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Sunday, February 16, 2020

Romantic Warriors IV - Krautrock Part 1

It’s been a long, long time since I’ve delved my toes into the waters of the genre that is known as Krautrock. I first became aware of the music back when I was a student at Houston Community College in the fall of 2005 when I went to the ProgArchives website and discovered bands/artists from the realms of NEU!, Can, Faust, Amon Duul II, and Tangerine Dream. It was like nothing I have ever heard before. It was dark, sinister, avant-garde, proto-punk, atmospheric, musique-concrete, and the music itself, was completely off the wall.

I would later find out that some of the bands/artists like Julian Cope, who wrote the Krautrocksampler book in 1994, John Lydon of PiL, David Bowie, Iggy Pop, Magazine, Ultravox, Devo, Joy Division, and The Mars Volta admired some of the bands that were like a tidal wave that was waiting to happen. Now in the year of our lord 2020, Jose Zegarra Holder and Adele Schmidt, who have done incredible work on the Romantic Warriors series since 2010, are now doing the Krautrock genre as a three-part trilogy.

Starting things off is Part 1 of the documentary from Cologne, Dusseldorf, and Hamburg. It tackles some of the histories of the bands with interviews that include; Irmin Schmidt, Gunther Buskies of the Bureau B label, Damo Suzuki, members of Floh De Cologne and Faust, Michael Rother, Stephan Plank (Conny Plank’s son), Malcolm Mooney, Wolfgang Flur, Eberhard Kraneman, and the late Jaki Liebezeit to name a few.

There is an incredible moment in the film where Damo Suzuki’s Network is performing in Peru doing this amazing improvisational groove as he calls them “sound carriers”. The reason for that is that Damo himself wants to perform with traditional musicians by working together and bringing world music with any kind of instrument that is very different from his time with Can.

And you may never know what might happen on stage. But for Damo, he is free from anything he wants to, but having his own philosophy with music. Rother is perhaps one of the best interviews that Adele and Jose did. You could tell that he was very spot on about his time as an early member of Kraftwerk. However, there was tension between Dinger and Florian Schenider over creative differences on where they want to take the next level. And so, Klaus and Michael departed from the band and would later form NEU! And then with Harmonia.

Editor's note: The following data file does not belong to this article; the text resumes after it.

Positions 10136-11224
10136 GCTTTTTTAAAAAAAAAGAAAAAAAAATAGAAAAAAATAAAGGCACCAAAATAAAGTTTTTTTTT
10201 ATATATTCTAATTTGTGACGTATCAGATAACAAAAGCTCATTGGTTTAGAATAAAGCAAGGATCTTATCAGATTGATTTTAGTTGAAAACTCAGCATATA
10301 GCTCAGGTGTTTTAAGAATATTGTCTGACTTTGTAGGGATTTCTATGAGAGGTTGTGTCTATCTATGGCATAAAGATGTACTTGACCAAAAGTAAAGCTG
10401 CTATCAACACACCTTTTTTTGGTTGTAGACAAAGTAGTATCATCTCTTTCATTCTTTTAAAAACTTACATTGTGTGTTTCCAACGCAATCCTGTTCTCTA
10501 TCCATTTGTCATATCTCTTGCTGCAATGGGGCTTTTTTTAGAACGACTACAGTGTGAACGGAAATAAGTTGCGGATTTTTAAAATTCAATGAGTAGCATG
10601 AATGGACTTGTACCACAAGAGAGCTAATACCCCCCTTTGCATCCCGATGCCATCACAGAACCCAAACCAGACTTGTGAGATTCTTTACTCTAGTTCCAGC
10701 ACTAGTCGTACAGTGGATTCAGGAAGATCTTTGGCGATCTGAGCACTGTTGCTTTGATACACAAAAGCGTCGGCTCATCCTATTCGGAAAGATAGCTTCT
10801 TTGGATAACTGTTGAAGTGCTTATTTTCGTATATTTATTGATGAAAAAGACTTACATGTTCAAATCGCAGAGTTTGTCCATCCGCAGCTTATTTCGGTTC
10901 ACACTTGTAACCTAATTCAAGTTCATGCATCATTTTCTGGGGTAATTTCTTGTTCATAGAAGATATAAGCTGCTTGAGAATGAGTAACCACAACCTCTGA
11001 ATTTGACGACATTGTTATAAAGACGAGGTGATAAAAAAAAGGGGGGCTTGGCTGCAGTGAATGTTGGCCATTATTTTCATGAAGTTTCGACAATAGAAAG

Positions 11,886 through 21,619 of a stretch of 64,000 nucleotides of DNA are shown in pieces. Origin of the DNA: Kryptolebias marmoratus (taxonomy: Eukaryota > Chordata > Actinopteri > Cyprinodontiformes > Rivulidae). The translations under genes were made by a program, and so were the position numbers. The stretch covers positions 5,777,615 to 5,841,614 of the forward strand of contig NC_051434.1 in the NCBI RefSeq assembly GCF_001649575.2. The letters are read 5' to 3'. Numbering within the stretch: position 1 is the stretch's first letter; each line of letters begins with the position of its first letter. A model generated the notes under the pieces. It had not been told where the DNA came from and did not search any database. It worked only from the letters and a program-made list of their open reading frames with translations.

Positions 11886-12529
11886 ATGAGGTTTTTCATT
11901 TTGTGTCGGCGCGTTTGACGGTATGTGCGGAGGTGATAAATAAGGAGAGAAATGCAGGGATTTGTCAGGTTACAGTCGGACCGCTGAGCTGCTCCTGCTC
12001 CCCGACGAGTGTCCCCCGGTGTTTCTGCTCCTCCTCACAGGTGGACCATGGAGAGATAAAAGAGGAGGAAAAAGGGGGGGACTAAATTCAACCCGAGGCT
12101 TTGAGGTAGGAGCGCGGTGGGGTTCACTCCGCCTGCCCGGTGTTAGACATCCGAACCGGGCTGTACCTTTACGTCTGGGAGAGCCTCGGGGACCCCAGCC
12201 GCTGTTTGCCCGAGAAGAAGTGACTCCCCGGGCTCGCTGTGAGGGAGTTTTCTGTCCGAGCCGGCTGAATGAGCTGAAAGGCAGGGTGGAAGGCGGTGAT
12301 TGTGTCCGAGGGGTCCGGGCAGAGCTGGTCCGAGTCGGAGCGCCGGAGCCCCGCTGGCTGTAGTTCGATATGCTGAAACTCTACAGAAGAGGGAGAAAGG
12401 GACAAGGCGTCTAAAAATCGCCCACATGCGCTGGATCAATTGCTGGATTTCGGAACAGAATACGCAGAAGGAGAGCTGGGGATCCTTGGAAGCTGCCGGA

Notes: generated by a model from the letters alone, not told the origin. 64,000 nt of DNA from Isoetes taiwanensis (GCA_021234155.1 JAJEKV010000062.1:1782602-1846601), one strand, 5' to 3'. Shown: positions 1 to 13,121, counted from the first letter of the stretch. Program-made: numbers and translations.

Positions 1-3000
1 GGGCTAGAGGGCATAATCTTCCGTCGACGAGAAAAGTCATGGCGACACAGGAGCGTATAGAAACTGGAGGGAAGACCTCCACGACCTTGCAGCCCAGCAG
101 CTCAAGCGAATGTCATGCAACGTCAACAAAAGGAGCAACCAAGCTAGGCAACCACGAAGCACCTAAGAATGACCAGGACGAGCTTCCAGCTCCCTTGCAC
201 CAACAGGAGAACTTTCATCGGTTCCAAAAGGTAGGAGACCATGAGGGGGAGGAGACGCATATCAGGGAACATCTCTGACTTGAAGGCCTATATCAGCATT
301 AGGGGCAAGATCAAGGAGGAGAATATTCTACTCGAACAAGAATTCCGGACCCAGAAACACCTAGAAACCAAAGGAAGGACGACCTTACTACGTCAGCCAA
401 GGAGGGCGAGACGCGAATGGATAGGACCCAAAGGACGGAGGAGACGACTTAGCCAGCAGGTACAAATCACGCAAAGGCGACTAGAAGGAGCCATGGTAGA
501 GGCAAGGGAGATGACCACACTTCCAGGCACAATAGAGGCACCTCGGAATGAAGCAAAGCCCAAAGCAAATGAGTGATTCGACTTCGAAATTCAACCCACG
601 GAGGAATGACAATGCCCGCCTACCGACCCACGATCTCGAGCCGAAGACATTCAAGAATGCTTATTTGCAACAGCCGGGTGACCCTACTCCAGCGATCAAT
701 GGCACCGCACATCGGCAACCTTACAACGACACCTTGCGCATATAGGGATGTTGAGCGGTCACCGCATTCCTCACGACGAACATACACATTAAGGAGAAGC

Miki Yui is an archivist on the late Klaus Dinger, knows her stuff very well about the history of the band’s music while Rother saw that Klaus had potential in Michael’s arrangments and the time they worked with Conny Plank on those first three studio albums by creating an atmosphere, but taking the risks that would be challenging. For Stephan to see his father work on those albums, was as he mentioned when he was young, almost as if his Dad, was working on a spaceship.

But listening to NEU, it was the beginnings of what is known as Punk Rock. As Eberhard Kraneman described it as “Anti-Music” during that time he was with the band performing with them with some intensity. But when NEU’s second album came out, it got terrible reviews. Which I had no idea about. And it must’ve been very frustrating for them to get reviews like that and the two drummers between Hans Lampe and Thomas Dinger who would later form La Dusseldorf worked on the second side of NEU! 75.

And you can tell that David Bowie took a lot of inspiration on NEU’s third album on what would be known as his 12th studio album for his Berlin trilogy, Heroes. Not to mention watching a rare interview with Klaus Dinger I believe from 1975 in Germany. When I think of Faust in the documentary, I think of their music as insane, out of this world, and surreal Dadaism.

The Faust Tapes when I first heard it in 2006, I consider it to be Faust’s answer to Captain Beefheart’s Trout Mask Replica and their nod to the Velvet Underground with the pounding tribal sections of the opening track, It’s a Rainy Day, Sunshine Girl from their second album, So Far. Jean-Harve Peron has a wonderful history about the origin of the band’s name and their late producer Uwe Nettlebeck, who was German’s answer to Tony Wilson.  

They talk about the history of their time in Wumme where they recorded So Far, The Faust Tapes, and their collaboration with avant-garde composer Tony Conrad on Outside the Dream Syndicate from 1972 to 1973. This was for me, one of the best first parts of the documentaries covering the big names in the Krautrock genre. It almost makes me want to go back and take out some of those albums in my CD shelves to see what I was missing.

And new bands like Electric Orange and Wume, are following in the footsteps of the genre. I feel like I’ve learned a little bit more about what I was missing from those bands and artists from that time period in the 1970s. Very much like giving the bloated sounds of Dream Theater, Nickelback, and the boring pretentious horseshit of the top 40 hits you hear on the radio, the big giant middle finger. Krautrock is here to stay. And I can’t wait for both parts 2 and 3.

In the words of Julian Cope’s introduction on the Krautrocksampler book, “Krautrock transcended all this and more. Because it had to.”